Vodafone networks manager says planning and lack of fibre delay network growth in rural areas
Old-fashioned planning laws and the lack of a BT fibre network is delaying the growth of mobile networks in rural areas, according to Vodafone’s networks manager John McCracken.
Speaking to the operator’s blog, McCracken said building and developing networks in the UK takes far longer than it should due to property laws he claims are outdated.
The blog post detailed Vodafone’s development of a mast on the Scottish Isle of Coll which brought 2G, 3G and 4G services to the remote island for the first time.
“We started off in earnest around about January last year,” McCracken explained.
“So it’s taken us a year to get to where we are now, but like all infrastructure building mobile networks takes longer in the UK than is should often due to out of date planning and property laws and the lack of a BT fibre network in rural areas which we need to use to connect the mast to the rest of our network.
Rural users have often complained about the lack of mobile networks and poor signal, with mobile operators agreeing to a deal last year that will see all four major providers invest £5 billion over the next two years to end “not-spots”.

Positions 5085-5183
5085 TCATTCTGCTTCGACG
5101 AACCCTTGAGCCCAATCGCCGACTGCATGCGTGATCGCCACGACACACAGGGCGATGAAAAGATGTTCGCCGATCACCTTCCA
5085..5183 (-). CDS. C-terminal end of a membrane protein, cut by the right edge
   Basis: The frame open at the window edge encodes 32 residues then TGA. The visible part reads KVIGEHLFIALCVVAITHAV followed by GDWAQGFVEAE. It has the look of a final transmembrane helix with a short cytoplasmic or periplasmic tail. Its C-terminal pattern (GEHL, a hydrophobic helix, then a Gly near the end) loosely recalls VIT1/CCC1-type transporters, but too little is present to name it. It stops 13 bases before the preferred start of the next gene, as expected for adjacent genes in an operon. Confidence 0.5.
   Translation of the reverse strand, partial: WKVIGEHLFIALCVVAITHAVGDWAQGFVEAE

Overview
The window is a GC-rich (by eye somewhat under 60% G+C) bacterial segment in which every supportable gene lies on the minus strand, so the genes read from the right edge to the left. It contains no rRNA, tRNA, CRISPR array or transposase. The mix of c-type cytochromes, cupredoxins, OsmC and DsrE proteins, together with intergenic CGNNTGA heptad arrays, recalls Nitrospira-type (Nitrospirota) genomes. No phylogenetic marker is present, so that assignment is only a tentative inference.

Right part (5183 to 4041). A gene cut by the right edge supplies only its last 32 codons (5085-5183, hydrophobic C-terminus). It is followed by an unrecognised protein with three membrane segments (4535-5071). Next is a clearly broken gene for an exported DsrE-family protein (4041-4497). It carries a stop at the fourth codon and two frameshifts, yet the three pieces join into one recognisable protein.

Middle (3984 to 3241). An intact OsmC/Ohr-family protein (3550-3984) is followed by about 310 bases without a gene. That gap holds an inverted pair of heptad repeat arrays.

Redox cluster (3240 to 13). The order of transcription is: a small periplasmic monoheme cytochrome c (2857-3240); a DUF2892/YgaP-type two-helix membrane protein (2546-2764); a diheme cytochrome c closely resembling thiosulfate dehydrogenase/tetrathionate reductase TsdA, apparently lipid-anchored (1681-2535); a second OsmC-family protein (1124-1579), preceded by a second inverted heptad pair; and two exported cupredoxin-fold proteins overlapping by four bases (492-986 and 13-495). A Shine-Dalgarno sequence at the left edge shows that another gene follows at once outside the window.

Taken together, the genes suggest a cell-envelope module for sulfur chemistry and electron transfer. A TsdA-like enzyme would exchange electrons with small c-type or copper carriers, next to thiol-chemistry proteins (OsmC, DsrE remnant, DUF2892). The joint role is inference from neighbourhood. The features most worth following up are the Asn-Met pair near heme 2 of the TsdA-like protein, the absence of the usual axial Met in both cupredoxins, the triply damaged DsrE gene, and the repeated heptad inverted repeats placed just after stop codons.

In the blog, McCracken pointed to the cost of building a new mast as a reason why mobile operators struggle to provide signal in remote locations.
“We were approached by the Scottish government,” McCracken added, “who were looking for a mobile operator to take part in the project. And we agreed that we would partially fund the joint venture.
“In a lot of ways it’s not economically viable for us to build our own mast in this kind of area so from that perspective it requires other parties to come to the table.
“The Scottish Government were keen to address the Isle of Coll and to provide something for the islanders, so they paid for the mast – the structure and power supply – and we provided the electronic equipment and communication links back into the network.”
The Isle of Coll is located off the west cost of Scotland and is home to just 200 people.